The Importance of Self-Care with Speakers from Healthminder Day

BlogHer Original Post

Like we have in the past for our conferences, we're bringing you some speaker interviews for our upcoming BlogHer events in Chicago this July. First up, we're asking some select speakers from the Self-Care and Social Health tracks at Healthminder Day this important question:

We all *know* that Self Care is important in our lives, but sometimes we fail to prioritize it into our daily lives. Can you share a time where you did – or didn’t – prioritize Self Care and how that made an impact on your life and the lives of those around you?

Self-Care last year at BlogHer '12

Heather King is speaking on the Self-Care and Social Health: What Is Enough? panel. Her answer is real and honest:

Sometimes it takes being forced for me to take better care of myself. Sad, but true. Because I've learned the hard way so many times (heh), I've grown better at putting out the fire before it starts. Putting myself last during really stressful times in life has proven to be a disservice to my family and to myself. I used to drink too much to cope with feeling overwhelmed and totally wiped out. I didn't take time for myself or consider my needs in a healthy way at all. When I decided to quit drinking, I began to heal this part of myself, to enjoy time away and doing things that filled my tank instead of always emptying it and then asking it for more. I'll always be learning how to let go of guilt and an uneasiness in taking care of my needs first so I'm better able to be present for my family and friends, but I've finally accepted that it's best for all of us.

You can learn more about Heather via her blog and Twitter.

A'Driane Nieves, speaking on the Mental Health in the Online Space panel, shared how important sleep is to her self-care -- and what happened when she didn't get enough sleep.

Sleep is my go to weapon in my self-care arsenal. If there's one thing I've learned about living with bipolar disorder and being a mom it's that sleep deprivation is my number 1 trigger. Lack of sleep triggers hypomanic episodes where I often feel agitated, anxious, and my brain moves at 200mph-like being in a racecar without brakes . When I don't get enough sleep, my ability to take care of myself and others is inhibited significantly and always results in a crash that leads to a nasty depressive mood.

My worst sleep deprived episode came in In 2011 during my fall semester of college. I was carrying a full course load (12 credits) and single parenting 2 kids. I had 3 papers and two major tests to take during midterms week and the pressure I felt to perform was intense-so intense that it set my mind racing, which lead to my inability to sleep before 4am. I only slept a total of 6 hours that entire week of midterms. By the end of it I was wreck, and calling my psychiatrist crying because I couldn't get my mind to quiet down or focus long enough to complete the simplest of tasks.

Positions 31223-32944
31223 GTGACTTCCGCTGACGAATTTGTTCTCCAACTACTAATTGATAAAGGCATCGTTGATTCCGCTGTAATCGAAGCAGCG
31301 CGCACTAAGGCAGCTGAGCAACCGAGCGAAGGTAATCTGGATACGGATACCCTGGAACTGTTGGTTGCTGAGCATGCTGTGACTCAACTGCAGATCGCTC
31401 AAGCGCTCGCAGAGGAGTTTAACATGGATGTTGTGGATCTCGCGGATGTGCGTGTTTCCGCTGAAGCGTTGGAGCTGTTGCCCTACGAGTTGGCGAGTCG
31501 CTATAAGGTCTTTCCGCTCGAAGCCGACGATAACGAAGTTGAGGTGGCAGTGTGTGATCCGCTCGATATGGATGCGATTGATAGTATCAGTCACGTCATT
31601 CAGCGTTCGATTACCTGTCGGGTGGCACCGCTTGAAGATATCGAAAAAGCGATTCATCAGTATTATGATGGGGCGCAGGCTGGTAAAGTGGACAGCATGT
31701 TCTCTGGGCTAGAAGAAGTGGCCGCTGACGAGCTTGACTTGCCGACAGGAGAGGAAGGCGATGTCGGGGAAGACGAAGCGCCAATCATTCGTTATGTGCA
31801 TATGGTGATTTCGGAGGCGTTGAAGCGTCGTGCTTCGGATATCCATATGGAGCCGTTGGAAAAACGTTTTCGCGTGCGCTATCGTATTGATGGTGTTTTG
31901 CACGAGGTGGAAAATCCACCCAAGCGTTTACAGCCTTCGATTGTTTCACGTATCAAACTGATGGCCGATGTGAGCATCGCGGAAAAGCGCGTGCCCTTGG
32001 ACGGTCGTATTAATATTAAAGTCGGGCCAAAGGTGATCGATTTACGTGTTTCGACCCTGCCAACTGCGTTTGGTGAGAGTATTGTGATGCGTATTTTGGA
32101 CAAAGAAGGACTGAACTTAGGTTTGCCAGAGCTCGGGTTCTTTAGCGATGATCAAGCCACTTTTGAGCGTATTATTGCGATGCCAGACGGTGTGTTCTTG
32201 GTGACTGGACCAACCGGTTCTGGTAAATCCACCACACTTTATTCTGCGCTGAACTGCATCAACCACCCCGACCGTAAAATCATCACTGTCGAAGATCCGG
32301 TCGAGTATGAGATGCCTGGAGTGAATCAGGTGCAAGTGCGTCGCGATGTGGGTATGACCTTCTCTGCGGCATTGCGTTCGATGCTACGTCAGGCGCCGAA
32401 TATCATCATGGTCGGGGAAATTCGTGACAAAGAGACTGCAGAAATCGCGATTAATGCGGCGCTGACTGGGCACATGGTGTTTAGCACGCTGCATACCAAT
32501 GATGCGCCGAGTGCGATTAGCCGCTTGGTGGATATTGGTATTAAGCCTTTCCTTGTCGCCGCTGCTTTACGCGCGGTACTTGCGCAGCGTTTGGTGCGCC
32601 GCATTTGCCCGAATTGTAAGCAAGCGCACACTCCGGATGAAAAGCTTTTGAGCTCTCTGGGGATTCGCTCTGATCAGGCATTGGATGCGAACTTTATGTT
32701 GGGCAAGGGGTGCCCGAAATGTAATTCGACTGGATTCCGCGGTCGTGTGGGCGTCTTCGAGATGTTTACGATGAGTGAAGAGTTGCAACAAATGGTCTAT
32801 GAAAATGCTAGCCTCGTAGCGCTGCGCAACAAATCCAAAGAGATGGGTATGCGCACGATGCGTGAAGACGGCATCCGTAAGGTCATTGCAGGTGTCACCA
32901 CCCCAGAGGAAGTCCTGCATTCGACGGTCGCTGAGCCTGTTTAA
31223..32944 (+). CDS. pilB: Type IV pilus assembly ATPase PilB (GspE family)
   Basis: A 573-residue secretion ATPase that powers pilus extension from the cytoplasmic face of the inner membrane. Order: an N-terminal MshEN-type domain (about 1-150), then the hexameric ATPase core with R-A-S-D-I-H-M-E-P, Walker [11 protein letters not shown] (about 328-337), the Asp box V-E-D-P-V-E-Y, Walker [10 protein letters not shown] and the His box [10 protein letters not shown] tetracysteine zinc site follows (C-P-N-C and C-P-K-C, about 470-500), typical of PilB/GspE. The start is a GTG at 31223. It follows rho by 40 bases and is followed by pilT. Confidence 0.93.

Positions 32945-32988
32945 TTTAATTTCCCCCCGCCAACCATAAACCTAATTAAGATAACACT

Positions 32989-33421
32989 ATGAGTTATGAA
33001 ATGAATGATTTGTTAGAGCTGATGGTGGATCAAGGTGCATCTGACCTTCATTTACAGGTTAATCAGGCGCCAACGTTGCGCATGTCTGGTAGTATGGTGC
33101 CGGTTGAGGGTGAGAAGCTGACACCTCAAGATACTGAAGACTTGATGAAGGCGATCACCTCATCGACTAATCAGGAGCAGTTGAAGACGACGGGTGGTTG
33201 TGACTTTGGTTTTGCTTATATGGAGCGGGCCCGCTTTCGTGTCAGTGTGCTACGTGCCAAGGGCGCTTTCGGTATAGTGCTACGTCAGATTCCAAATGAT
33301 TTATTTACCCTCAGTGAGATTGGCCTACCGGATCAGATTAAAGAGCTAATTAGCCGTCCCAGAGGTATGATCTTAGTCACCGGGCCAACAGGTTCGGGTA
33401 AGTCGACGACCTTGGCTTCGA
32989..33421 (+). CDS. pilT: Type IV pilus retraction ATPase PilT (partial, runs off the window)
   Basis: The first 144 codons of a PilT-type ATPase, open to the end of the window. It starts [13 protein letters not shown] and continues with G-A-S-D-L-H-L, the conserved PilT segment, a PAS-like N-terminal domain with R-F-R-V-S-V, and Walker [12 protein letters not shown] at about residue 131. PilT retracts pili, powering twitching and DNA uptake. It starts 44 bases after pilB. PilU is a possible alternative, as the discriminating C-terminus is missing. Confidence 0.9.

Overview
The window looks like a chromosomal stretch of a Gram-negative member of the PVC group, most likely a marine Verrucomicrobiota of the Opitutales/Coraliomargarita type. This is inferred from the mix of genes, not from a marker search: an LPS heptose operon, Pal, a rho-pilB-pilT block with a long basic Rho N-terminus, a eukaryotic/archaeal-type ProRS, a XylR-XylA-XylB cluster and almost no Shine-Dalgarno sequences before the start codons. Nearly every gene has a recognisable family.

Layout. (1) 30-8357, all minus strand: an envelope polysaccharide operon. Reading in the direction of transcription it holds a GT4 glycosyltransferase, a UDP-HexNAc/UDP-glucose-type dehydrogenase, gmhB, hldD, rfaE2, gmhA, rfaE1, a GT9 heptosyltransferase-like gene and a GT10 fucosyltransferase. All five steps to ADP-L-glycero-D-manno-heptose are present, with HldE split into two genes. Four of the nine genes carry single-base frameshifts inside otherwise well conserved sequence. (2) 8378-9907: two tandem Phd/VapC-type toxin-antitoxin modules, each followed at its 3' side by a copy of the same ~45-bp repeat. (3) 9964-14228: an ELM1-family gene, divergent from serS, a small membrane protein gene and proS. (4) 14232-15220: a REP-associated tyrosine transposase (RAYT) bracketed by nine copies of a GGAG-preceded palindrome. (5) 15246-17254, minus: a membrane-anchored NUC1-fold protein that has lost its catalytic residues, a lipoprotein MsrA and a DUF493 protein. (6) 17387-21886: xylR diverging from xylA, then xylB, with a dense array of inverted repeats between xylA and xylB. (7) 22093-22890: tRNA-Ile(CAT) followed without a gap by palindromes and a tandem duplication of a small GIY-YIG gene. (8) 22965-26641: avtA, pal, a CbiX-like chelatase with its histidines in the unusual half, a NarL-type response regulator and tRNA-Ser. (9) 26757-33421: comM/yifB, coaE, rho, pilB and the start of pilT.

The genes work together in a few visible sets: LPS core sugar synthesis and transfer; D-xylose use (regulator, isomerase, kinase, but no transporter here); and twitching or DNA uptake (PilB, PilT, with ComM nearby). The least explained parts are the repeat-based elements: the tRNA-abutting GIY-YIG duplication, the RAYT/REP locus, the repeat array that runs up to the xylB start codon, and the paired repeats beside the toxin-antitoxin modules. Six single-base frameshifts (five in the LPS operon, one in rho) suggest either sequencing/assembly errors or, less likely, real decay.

Lesson? Learned.

You can check out A'Driane's blog.

Cathy Steinberg is teaching the Personal Safety & Self Defense for Women panel... and after reading her answer, it's easy to understand why. She's prioritized helping other women in light of what has happened in her life.

Years ago I was the victim of a serious crime and for many years I kept it a secret and internalized the pain. Outwardly, I was engaging in self destructive behaviors. My personal life was suffering, my family life was suffering, my health and well being was suffering.

One day I decided, I would not let it destroy me anymore. I prioritized my own well being and health and too the steps necessary to create change in my life instead of giving up on myself. I prioritized my own self care and in doing so I discovered the true strength and resilience of the human spirit.

It changed my life forever and started me on the path to helping women lead safer lives so they could reach their fullest potential.

These three ladies have shared three different view-points about self-care and its importance in their lives. I thought their stories brought about one important thing that might help ease the fears of attendees: They are real women who have made real choices -- good and bad -- and have learned valuable lessons on self-care that they can share with you. I hope it's given you something to think about as you begin to plan which panels to attend at Healthminder Day on Thursday, July 25, 2013 in Chicago. Don't forget to check out the Agenda for more information on each Self-Care and Social Health panel featured here, as well as the two other tracks: Fitness and Nutrition, and Special Needs and Caregiving. I'll be sharing interviews with select speakers from the other two tracks next week. Be sure to check them out as well!


Family/Moms & Events Section Editor Jenna Hatfield (@FireMom) blogs at Stop, Drop and Blog.


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